Lesotho urged to clamp down graft

MASERU — Lesotho’s natural resources can spur the country’s economic growth if the government clamps down on corrupt activities within the mining sector, a consultant has said.

Addressing a two-day workshop on Monday, a local development consultant Sehoai Santho, said it was imperative for the government to clamp down on graft to ensure Lesotho’s natural resources are used for the benefit of the people.

“In the past 10 years Africa has experienced a boom in demand for resources.

“However, there is nothing that we can show from the increased demand. This can be attributed to a lack of accountability and corruption on the continent,” Santho said.

The workshop, which was organised by Melupe Consultants, was called to discuss how the country’s natural resources could be used to enhance economic development.

Players from the sandstone and diamond mining firms as well as officials from the Ministry of Natural Resources attended the workshop.

Participants discussed the socio-economic impact of the mining industry in Lesotho as well as whether the current mining laws encouraged investment in the country.

Santho said for the continent to attain its development goals, there has to be more accountability and prevention of corruption at all levels.

“There has been a generally agreed consensus that natural resources can greatly increase the economy of the country if those resources are well managed,” he said.

“The spread of poverty in Lesotho is such that 55 percent of the people live below the poverty line with about 40 percent of those living in extreme poverty.”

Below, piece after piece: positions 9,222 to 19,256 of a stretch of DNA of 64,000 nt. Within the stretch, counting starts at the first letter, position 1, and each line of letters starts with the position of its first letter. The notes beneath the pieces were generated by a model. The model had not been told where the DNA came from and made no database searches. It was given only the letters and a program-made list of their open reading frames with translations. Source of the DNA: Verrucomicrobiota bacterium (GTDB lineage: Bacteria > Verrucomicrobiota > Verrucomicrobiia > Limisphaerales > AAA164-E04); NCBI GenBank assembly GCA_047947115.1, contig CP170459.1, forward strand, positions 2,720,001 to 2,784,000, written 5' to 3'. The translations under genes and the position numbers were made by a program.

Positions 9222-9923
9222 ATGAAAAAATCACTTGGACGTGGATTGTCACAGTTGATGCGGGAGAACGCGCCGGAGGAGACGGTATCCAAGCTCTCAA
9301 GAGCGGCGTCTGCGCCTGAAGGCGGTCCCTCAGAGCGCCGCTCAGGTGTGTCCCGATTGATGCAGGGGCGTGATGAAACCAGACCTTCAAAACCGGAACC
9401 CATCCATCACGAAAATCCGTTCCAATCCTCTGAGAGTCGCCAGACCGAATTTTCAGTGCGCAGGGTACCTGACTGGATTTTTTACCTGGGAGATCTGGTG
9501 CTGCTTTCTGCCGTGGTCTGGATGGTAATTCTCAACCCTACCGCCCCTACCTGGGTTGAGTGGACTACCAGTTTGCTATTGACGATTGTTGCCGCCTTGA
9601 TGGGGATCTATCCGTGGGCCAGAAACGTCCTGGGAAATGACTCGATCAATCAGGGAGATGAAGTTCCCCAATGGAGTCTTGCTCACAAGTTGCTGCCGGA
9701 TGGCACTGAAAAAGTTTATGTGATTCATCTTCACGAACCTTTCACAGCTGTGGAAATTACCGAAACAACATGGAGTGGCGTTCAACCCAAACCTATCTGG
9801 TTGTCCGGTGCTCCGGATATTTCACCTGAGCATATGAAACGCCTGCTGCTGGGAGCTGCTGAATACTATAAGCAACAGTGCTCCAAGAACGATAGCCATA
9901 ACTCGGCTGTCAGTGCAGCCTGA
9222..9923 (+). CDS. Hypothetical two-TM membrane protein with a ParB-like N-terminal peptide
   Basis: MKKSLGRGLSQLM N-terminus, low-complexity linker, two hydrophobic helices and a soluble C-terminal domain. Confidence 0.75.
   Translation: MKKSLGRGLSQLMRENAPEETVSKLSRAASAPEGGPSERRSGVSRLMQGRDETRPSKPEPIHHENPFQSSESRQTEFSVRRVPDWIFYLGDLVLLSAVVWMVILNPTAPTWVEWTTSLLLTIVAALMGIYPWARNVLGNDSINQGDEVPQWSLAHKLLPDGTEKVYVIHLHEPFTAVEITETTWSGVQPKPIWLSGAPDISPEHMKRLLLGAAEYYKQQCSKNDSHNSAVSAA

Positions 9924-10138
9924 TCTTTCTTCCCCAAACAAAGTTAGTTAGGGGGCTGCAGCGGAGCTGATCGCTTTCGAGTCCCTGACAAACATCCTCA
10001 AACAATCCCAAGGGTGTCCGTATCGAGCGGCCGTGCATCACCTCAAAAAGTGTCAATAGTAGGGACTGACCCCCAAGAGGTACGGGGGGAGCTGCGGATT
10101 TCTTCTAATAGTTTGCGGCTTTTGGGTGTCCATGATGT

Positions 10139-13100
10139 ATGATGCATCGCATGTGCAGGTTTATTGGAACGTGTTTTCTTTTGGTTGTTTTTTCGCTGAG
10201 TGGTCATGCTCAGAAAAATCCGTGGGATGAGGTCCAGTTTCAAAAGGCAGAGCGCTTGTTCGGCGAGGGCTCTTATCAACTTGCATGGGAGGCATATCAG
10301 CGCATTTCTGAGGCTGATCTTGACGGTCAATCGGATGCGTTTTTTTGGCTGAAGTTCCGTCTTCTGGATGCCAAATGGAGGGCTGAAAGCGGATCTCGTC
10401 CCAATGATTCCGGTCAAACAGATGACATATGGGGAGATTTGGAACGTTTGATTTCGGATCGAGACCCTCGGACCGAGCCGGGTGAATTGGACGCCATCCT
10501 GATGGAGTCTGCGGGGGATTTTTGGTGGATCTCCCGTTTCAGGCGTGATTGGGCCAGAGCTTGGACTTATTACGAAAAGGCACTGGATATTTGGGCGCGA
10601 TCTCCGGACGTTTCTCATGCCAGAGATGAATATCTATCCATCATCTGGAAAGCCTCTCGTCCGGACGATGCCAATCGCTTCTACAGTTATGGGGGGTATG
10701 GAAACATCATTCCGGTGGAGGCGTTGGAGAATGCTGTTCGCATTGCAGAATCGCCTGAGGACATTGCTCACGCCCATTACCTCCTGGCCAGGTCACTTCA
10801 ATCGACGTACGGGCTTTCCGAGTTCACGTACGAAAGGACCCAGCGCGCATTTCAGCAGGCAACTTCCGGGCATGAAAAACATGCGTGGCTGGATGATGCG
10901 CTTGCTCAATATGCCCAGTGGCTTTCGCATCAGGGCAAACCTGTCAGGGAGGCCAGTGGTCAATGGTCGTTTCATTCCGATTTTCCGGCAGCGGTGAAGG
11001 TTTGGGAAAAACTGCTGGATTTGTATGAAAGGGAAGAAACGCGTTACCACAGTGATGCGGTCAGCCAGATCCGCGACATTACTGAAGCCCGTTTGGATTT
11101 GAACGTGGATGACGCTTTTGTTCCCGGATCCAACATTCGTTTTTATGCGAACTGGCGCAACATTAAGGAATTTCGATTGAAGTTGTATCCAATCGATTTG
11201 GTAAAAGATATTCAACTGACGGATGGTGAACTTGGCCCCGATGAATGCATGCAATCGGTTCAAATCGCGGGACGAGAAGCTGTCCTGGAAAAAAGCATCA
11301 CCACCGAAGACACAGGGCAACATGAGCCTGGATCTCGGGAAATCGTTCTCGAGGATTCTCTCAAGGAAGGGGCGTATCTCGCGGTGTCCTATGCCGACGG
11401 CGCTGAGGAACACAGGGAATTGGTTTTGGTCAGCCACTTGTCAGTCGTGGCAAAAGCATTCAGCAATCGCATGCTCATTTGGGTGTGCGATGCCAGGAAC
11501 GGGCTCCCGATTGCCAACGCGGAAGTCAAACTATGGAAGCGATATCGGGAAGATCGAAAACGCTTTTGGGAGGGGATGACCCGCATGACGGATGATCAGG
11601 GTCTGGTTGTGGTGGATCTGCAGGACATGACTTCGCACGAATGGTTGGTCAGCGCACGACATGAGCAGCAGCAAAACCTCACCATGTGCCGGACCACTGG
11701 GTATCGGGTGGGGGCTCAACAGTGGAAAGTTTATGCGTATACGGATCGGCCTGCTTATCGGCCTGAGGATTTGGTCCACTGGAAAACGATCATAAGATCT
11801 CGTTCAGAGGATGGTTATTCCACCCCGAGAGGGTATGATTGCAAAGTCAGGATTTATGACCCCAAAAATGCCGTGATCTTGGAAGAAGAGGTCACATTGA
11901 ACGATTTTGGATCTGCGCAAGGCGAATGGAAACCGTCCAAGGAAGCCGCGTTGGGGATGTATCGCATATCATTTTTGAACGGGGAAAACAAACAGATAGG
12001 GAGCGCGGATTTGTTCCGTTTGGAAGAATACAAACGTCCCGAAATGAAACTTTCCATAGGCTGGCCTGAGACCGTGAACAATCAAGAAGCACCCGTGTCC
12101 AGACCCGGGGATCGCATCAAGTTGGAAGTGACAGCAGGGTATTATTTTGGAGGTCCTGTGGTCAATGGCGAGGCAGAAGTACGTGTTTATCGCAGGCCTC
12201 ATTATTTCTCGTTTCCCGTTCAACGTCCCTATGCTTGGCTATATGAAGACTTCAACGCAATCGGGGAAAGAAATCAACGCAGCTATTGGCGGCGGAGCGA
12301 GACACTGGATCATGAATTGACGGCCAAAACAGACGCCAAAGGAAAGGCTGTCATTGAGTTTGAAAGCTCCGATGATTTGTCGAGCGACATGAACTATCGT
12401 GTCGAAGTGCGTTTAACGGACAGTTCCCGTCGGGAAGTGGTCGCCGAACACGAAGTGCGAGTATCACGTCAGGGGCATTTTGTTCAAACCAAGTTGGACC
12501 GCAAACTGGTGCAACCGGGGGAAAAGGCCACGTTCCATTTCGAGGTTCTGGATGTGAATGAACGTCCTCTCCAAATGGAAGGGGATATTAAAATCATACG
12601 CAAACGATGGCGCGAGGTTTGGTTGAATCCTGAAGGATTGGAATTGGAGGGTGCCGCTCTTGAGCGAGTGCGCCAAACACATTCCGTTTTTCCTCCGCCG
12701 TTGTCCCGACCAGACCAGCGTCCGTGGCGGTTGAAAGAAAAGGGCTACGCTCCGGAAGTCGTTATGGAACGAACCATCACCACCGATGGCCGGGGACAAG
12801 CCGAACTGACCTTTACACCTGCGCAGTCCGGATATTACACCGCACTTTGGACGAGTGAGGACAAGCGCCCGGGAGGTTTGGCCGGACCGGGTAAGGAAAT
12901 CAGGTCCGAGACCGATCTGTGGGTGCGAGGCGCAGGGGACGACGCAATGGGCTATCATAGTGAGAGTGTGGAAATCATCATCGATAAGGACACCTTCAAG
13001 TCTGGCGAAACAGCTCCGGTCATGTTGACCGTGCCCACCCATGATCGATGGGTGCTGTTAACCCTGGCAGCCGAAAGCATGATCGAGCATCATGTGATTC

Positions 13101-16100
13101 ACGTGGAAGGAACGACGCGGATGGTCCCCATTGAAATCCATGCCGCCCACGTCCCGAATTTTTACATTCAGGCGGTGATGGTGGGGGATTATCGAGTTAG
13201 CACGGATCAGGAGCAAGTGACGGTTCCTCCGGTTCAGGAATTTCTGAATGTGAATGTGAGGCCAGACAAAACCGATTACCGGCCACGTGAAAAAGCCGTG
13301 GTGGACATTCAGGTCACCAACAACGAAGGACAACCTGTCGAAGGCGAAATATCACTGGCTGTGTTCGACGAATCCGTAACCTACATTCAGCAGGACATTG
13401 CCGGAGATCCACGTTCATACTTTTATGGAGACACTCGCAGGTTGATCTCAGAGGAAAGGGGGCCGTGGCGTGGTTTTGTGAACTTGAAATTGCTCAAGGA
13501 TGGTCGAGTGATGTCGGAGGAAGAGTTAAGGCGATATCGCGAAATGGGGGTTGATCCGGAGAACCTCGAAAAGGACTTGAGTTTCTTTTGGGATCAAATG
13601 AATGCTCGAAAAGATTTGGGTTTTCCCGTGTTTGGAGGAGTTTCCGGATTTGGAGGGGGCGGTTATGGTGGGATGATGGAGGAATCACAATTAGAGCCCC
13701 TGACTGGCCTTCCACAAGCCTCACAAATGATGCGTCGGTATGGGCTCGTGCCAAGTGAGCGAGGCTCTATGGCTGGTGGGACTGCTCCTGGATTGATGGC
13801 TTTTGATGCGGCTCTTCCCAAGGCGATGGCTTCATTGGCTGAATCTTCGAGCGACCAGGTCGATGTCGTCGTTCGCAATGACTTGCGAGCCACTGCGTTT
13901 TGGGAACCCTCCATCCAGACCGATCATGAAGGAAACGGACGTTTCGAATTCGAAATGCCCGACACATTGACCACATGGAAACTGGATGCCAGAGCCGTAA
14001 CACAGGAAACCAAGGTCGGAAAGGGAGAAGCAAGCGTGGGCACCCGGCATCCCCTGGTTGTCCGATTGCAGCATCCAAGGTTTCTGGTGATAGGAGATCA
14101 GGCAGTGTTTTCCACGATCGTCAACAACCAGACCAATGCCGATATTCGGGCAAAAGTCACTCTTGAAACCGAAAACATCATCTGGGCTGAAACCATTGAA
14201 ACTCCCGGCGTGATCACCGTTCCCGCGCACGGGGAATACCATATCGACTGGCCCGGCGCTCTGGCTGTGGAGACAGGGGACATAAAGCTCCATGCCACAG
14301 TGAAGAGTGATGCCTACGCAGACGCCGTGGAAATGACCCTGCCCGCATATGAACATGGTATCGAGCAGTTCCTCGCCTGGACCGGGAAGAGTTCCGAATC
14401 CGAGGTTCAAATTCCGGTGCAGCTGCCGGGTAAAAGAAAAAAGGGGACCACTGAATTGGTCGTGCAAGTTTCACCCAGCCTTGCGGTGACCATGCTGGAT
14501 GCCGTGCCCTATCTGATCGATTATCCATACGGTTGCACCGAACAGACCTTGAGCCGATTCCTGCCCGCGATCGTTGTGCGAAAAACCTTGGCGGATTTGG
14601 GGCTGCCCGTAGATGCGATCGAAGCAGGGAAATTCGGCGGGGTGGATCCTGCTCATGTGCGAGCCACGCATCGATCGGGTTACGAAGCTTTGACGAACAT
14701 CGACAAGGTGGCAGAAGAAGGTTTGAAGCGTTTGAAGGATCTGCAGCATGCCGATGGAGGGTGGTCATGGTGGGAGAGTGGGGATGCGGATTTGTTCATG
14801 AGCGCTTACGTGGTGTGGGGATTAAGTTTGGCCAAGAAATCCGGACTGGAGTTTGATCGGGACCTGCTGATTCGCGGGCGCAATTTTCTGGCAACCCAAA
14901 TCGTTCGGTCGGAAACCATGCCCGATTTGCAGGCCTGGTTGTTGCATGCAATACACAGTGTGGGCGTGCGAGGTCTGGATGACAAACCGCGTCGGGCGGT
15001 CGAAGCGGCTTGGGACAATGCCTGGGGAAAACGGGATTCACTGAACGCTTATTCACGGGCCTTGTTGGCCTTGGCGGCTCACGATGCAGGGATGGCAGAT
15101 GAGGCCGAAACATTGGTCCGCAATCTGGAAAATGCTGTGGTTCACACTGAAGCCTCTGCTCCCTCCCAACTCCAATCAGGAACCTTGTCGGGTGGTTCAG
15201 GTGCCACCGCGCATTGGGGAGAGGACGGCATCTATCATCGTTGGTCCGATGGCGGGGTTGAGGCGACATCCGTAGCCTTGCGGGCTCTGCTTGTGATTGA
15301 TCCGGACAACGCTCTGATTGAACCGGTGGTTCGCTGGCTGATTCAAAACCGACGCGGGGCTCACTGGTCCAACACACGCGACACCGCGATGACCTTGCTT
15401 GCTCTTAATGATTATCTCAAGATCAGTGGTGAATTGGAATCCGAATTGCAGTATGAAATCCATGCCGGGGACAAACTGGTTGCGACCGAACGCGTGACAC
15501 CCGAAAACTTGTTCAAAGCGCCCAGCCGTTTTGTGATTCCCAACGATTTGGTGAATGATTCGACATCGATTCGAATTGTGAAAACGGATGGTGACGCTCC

He said a boom in the mining sector over the past 10 years had not translated into significant gains for the African people.

Melupe Consultants managing director Lehlohonolo Chefa told the workshop that proper management of the country’s natural resources could boost Lesotho’s economy.

“We want to see the country grow since there are resources that we can use to uplift the country.

“There are (numerous other) countries that have built strong economies through utilising their resources proficiently,” Chefa said.

He said it was important for Lesotho to emulate countries that have used their natural resources to develop their own economies.

He cited the case of Botswana which has used its vast diamond reserves to improve the welfare of its people.

The southern African country is regarded by economists as one of Africa’s major success stories with a per capita gross domestic product of US$14 100 in 2008.

Botswana has since transformed itself from one of the poorest countries in the world at independence in 1966 to a middle income country that is soundly managed, according to economists.

Lesotho’s mining sector employs about 2 070 people who are engaged in diamond and sandstone mining and quarrying.

“This means that there are about 13 000 individuals who are beneficiaries. These are small numbers.

“Most companies do not conduct proper beneficiation practices . . . there has to be more that companies are doing to uplift communities,” Santho said.

For example, Letseng Mine is the only diamond mine that is in full production with a processing capacity of 5 million tones and recovers about 100 000 carats every year.

The mine employs about 1 100 people.

Santho said the biggest challenge for mining firms in Lesotho was the rough terrain which makes it expensive to access mineral resources.

Kuena Mophethe, a legal consultant, said while the laws governing mining activities had improved over the years there were still some sections of the laws that needed to be addressed.

“There has generally been an improvement in the mines and mining Act of 2005 when we compare it to that of 1967.

“But we still need to improve these laws to ensure they cater for representation of local communities when making important decisions,” she said.

She said there must be specific provisions that cater for communities located around the mines as they are the most affected.

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